What is Considered Wrongful Termination in California
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What is Considered Wrongful Termination in California?
California is an at-will employment state, which means an employer can terminate an employee without needing or providing a reason (at-will), with some exceptions, to the employee. If an employer violates any of these exceptions, they could be brought to court for wrongful termination.
Unlawful Reasons to Terminate an Employee
If an employer fires or lays off an employee in California for any of the following situations, most of which deal with public policy, they may be able to sue:
- Wrongful termination without good cause in an implied contract;
- Physical or mental disability (FEHA, or ADA);
- Family Medical Leave (FMLA); Pregnancy;
- Race, Gender, Age, Sexual orientation/Gender Identity, Religion, and National origin;
- AIDS/HIV status;
- Military or veteran status;
- Victim of domestic violence, stalking, or assault;
- Political beliefs or activities;
- Retaliation for being a whistleblower;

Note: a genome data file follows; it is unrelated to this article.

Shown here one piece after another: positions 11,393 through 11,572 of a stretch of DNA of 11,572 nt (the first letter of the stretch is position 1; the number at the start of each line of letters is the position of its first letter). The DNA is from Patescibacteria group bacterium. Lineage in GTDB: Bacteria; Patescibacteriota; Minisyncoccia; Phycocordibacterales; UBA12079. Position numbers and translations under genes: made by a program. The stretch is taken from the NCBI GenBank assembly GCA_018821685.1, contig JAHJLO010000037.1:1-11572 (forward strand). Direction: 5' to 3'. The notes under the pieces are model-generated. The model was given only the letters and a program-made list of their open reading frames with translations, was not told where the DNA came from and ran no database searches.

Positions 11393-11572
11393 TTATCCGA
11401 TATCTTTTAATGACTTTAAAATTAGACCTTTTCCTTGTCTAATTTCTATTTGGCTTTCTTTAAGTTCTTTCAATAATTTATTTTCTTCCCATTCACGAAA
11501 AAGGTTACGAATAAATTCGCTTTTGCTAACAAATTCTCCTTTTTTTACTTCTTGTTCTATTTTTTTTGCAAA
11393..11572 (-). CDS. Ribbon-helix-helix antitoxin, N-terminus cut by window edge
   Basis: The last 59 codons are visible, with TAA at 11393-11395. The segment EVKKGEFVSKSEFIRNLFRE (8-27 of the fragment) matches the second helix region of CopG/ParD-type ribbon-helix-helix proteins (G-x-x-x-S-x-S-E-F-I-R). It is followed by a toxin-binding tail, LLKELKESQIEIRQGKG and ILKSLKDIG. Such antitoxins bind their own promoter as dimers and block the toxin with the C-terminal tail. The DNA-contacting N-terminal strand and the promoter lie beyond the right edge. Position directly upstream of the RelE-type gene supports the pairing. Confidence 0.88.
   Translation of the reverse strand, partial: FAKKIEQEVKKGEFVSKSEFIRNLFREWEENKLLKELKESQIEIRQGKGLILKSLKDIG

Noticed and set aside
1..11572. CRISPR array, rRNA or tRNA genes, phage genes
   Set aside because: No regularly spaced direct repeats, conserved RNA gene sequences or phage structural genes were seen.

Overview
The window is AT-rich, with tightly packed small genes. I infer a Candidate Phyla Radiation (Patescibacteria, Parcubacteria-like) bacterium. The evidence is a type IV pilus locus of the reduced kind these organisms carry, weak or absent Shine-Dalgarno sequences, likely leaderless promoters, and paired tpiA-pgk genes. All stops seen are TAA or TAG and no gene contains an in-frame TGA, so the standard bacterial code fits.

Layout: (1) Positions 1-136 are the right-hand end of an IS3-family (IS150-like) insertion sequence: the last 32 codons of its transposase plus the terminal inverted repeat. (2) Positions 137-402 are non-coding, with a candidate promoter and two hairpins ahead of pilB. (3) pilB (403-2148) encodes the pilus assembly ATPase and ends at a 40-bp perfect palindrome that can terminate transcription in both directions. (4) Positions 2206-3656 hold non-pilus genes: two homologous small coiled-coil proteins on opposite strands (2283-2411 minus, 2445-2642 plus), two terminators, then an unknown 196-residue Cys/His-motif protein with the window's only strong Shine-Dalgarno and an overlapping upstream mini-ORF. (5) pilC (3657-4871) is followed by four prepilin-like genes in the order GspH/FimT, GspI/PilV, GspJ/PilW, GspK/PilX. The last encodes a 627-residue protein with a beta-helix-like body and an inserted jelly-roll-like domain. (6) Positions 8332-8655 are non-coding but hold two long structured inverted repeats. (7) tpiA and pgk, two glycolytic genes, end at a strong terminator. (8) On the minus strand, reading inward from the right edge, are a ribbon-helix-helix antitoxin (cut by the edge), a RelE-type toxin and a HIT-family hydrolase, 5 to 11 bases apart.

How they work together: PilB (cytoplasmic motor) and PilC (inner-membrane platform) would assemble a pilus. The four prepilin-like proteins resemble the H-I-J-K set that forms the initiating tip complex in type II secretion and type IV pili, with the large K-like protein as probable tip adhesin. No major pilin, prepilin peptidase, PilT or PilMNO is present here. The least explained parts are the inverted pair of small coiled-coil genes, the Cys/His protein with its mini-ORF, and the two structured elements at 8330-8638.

- Retaliation for complaints regarding health and safety, unpaid wages, and Labor Code violations;
- Constructive termination, which occurs when working conditions are so intolerable, that an employee is forced to quit; and/or
- WARN Act violations (mass layoff with insufficient notice).
Most unlawful terminations are discrimination cases are brought under California’s Fair Employment and Housing Act. Retaliation cases against an employer for violating the Labor Code are also commonplace.
Do I Need to Hire a Lawyer
If you believe you were wrongfully terminated from your job, you should contact an employment law attorney immediately. Wrongful termination cases are serious and can be quite complex. The company who fired you likely has their own legal representation, and so should you.
An experienced employment lawyer in your area can gather all the facts pertaining to your case, determine your best course of action, and seek the damages to which you are owed. You may be entitled to recover your past and future lost wages, benefits, and possibly emotional distress damages. If the employer’s conduct was especially reprehensible, an attorney may also recover punitive damages for you. If your claim succeeds, then your attorney’s fees may also be recoverable as the court may order them to be paid by your former employer.
Should I Seek an Employment Law Attorney's Advice?
You do not have to face your former employer alone. Contact an experienced employment lawyer in your area immediately, so you can begin rebuilding your life. Some attorneys will take unlawful termination cases on a contingency basis, so you will not have to worry about the out-of-pocket costs of litigation. The sooner you call, the sooner you may recover what is rightfully yours.
Consult a Lawyer - Present Your Case Now!
Last Modified: 10-01-2017 10:55 PM PDT
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